Unfortunately, the P80's performance is quite disappointing. Its 2.9 seconds to wake up and shoot isn't awful for a megazoom, but the 1.1 seconds it takes to focus and shoot in decent light is slow for any class. In low-contrast circumstances, its 1.4-second time is closer to average.
The camera has a high shot-to-shot time of 2.4 seconds, which seems to be fueled by slow memory writes. While the 2.8-second flash shot-to-shot performance may not be worst in class, it's still on the high side. Burst shooting, at a typical rate of 1.3 frames per second, also comes in near the bottom of its class.
In practice, the slow performance means the subject can move or someone can walk into the frame of the photo before you get the shot. It's definitely not your best choice for shooting sports, children or animals.
The P80's lens isn't bad. Barrel distortion is about what you'd expect at the widest angle of 27mm-equivalent, however, it exhibits visibly more pincushioning in the middle of the range (around 150mm-equivalent) than the .
Zooming doesn't feel smooth; it vibrates disconcertingly as you zoom through the range. However, it's responsive, given that it's stepped and the optical image stabiliser works as well as we've seen from Nikon's other VR lenses.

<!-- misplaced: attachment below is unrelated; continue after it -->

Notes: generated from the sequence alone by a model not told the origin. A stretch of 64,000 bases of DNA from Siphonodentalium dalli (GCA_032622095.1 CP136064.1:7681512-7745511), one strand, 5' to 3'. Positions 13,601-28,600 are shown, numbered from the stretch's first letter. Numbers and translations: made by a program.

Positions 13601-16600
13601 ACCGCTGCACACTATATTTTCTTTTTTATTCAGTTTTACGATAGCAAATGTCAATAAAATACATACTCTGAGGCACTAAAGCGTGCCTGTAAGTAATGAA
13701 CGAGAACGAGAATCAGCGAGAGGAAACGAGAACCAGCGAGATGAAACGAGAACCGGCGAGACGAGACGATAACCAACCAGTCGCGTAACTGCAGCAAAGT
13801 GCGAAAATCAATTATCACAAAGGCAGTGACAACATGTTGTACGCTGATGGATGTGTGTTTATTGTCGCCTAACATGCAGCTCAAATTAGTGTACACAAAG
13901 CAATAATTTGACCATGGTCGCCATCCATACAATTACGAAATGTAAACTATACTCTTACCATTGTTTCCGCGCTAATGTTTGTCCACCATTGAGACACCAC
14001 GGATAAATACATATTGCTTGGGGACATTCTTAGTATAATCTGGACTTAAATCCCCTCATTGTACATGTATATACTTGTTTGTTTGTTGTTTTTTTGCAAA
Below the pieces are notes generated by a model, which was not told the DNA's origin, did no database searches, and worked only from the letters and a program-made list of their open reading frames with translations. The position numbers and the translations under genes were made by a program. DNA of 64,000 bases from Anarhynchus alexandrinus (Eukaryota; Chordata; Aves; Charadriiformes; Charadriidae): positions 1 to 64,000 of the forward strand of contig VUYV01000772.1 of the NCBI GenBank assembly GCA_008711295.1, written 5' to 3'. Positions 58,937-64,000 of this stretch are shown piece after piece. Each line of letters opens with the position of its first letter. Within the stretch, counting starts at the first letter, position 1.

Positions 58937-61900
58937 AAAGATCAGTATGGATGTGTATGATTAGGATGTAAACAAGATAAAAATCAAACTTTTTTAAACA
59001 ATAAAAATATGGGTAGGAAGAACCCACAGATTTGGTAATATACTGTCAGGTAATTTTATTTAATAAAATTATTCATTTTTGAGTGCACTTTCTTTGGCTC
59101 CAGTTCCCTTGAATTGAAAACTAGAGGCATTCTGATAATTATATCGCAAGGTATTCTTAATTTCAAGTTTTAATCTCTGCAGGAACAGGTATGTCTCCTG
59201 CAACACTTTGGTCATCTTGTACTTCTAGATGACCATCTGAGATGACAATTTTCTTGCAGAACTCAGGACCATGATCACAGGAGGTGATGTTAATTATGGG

For movie capture, the P80 also offers a neat time-lapse mode, though
we wish you could choose shorter intervals than 30 seconds. There's
also a 30fps VGA movie mode, which produces reasonably good AVI clips
at a bitrate of about 1.1 megabytes per second. It's pretty limited, though: no optical zoom or VR available while shooting.
battery didn't conk out too soon, its 250-shot-per-charge rating seems underpowered compared with the FZ18's 400 shots or the 's 450 shots (with AA batteries).
The 10-megapixel P80's strongest point seems to be the saturated, more-frequently-than-not spot-on colours. Exposures tend to be quite good, though in bright sunlight it seems to produce more than its share of blown-out highlights. But even when printed, the photos had a slightly crunchy digital look that we didn't see in shots from other cameras -- including the recent or older or other megazooms such as the .
Furthermore, Nikon's aggressive noise suppression kicks in at ISO 400 and blurs most of the detail away. If you have a lot of detail in your scene, the photos are borderline at ISO 400 and unusable by ISO 800. Depending upon what you shoot, the P80's photos can range from great to just okay.
Among the handful of 18x superzoom models -- the Panasonic FZ18, old-ish and the -- the Nikon Coolpix P80 ranks as one of the better ones. But if speed and solid high-ISO photo quality are really important to you, consider stepping up to a dSLR with configurable lenses.
Additional editing by Shannon Doubleday